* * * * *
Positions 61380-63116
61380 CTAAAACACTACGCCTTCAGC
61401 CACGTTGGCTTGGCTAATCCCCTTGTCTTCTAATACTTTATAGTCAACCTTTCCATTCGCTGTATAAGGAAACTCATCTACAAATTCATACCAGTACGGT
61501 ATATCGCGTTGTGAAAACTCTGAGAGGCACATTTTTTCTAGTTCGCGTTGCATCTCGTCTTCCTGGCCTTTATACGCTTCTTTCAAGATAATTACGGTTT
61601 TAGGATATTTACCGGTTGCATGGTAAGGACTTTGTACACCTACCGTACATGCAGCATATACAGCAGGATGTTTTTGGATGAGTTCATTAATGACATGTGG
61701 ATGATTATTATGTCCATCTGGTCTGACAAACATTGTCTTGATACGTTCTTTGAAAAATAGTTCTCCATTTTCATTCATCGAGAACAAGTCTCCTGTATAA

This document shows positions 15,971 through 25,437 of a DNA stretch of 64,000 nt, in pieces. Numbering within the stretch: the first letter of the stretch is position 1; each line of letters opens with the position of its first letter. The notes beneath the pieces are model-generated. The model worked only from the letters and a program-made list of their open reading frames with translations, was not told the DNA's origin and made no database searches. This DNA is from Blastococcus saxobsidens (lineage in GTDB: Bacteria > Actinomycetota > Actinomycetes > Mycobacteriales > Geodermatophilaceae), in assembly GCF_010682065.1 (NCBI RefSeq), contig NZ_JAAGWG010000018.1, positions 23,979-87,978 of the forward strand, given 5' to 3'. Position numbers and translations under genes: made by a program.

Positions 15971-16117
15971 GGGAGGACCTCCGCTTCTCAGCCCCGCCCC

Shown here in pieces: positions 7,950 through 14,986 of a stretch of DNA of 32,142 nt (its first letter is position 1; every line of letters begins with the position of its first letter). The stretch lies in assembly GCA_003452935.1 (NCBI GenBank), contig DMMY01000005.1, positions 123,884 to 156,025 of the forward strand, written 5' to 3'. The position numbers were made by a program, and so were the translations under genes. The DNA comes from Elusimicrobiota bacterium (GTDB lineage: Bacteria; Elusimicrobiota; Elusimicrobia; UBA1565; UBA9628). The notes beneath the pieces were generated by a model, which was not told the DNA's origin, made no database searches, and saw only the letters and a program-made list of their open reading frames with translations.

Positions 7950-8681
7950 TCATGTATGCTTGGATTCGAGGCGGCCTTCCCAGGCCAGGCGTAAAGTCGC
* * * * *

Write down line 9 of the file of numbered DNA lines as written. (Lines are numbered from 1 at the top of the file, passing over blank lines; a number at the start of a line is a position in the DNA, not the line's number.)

15971 GGGAGGACCTCCGCTTCTCAGCCCCGCCCC